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Windows PowerShell is a shell initially developed by Microsoft for task automation and configuration management. Initially, a Windows-only component, known as Windows PowerShell, but it is now an open-source project that can be installed on Windows, macOS, and Linux platforms. PowerShell is a task automation and configuration management framework from Microsoft, consisting of a command-line shell and associated scripting language.

Yarado has built-in integration for PowerShell, so instead of rebuilding automation scripts in RPA you can directly include and incorporate them. Yarado's integrates with PowerShell via the System.Automation.dll, which offers the additional benefit of eliminating the need for traditional PowerShell to store scripts on disk, making it suitable to save passwords and secrets.


Double click the icon or drag it to the process visuliser to use the PowerShell function.

Using PowerShell

The PowerShell step is a step that must be created manually because it is not possible to provide the required information when you are using the recording mode.


PowerShell inherits privileges from the Yarado Client, meaning that if the Yarado Client is running as administrator, so is the command line.

Yarado variables are available everywhere users can type text, including the PowerShell script text box.


Enter your PowerShell script.

Interface elements

Element Description
Link variable or enter PowerShell script In this large text box area, you are free to enter your PowerShell script, or (partially) replace its content using one or more variables.
Ouput to variable Optionally, you can link the output of your PowerShell script to a variable. Doing so can be useful in case you want to use PowerShell to manipulate the contents of a variable. You can also overwrite variables, meaning that you can use a variable in the script area and also use that same variable as the output variable.
TimeOut Set a timeout value in seconds. If the PowerShell step doesn't genereate a result within the timeout period, Yarado will proceed to the next step.
Generate Error on Timeout A checkbox that lets you decide whether you want have Yarado generate an error in case your PowerShell exceeds the timeout value.

Shortcut for entering variables

You can also input variables by right-clicking in the textbox. You can choose between user or system variables, like the day or date of the system.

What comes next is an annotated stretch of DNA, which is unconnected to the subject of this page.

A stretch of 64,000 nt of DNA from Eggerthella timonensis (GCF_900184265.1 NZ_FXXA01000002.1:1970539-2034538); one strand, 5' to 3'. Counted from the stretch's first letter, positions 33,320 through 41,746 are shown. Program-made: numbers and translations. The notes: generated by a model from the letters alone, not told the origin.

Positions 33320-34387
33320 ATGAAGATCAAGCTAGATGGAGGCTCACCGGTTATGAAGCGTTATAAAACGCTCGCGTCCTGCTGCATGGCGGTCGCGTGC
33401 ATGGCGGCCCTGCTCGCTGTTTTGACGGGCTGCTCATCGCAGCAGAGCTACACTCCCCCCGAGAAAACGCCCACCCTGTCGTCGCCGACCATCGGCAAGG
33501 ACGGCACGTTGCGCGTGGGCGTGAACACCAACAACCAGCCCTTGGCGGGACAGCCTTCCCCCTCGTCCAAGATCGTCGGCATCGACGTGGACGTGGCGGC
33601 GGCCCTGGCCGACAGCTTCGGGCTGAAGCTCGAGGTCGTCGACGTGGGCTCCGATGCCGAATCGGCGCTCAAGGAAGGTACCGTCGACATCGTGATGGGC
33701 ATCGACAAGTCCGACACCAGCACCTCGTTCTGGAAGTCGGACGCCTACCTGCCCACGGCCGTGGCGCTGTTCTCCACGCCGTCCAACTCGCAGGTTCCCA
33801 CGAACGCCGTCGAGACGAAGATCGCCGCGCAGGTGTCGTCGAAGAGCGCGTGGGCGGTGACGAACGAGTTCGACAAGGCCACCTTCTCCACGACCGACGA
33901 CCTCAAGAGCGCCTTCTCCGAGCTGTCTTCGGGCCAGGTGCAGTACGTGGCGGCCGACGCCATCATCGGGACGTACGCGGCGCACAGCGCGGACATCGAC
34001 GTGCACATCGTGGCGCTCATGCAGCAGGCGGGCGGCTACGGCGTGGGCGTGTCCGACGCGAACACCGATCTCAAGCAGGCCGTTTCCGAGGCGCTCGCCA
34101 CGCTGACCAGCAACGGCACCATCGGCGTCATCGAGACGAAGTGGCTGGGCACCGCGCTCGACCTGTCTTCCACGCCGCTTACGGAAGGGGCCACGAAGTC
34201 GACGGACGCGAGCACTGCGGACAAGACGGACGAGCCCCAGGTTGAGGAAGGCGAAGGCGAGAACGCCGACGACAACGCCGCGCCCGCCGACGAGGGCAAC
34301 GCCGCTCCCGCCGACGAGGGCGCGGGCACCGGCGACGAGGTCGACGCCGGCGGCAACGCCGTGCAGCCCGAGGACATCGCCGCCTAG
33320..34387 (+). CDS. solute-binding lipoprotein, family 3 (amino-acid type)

Send a Message Card to a Microsoft Teams Connector


This example assumes you are able to create a Microsoft Teams webhook. You can find more information on this topic in Microsoft's documentation here.

For this example, we will use a PowerShell script to send a message card to a Microsoft Teams channel using the Teams webhook connector. This step is particularly useful if you want to receive notifications on the performance of your Yarado task directly in Teams.

This example was as the final step of a Yarado task that automatically imported credit card statements into a company's bookkeeping.

  1. Create three variables:

    • %teamsconnector% where you can paste your Teams Webhook.
    • %rows% for the number of imported credit card statement rows. (In the original task, this variable was populated by the task itself. For this example, you can enter any value you like.)
    • %output% for any PowerShell output. This greatly helps debugging potential errors.


    Variables used in this example.

  2. Create a new PowerShell step by double clicking on PowerShell in the toolbox on the left, or by dragging it to the process visualiser.

  3. Copy the following PowerShell code and paste it into the Link variable or enter PowerShell script text box.

    $httpBody = '{
        "@type": "MessageCard",
        "@context": "",
        "themeColor": "6FD770",
        "summary": "Yarado finished importing credit card statements",
        "sections": [
                "activityTitle": "Yarado finished importing credit card statements",
                "facts": [
                        "name": "Imported",
                        "value": "%rows% rows"
                        "name": "Runtime",
                        "value": "%totalruntime%"
                "markdown": true
    $null = Invoke-WebRequest -Uri '%teams_connector%' -Method Post -Body $httpBody
    Your PowerShell step should now look like this:


    PowerShell script for sending webhooks to Teams.

  4. Link your %output% variable to the Output to variable field using the dropdown. Optionally, you can adjust the TimeOut to your preference but in general, 60 seconds is a good default.

  5. Click Save to close the window.

  6. Click start to run run your command. enter image description here

    Click start.

    You should get a notification in your Teams channel within seconds.


You can replace all parts of the PowerShell with a variable. For example, $httpBody = '%variable%' turns the entire webhook body into a variable; this can be useful if you want to use another step to dynamically generate your message body.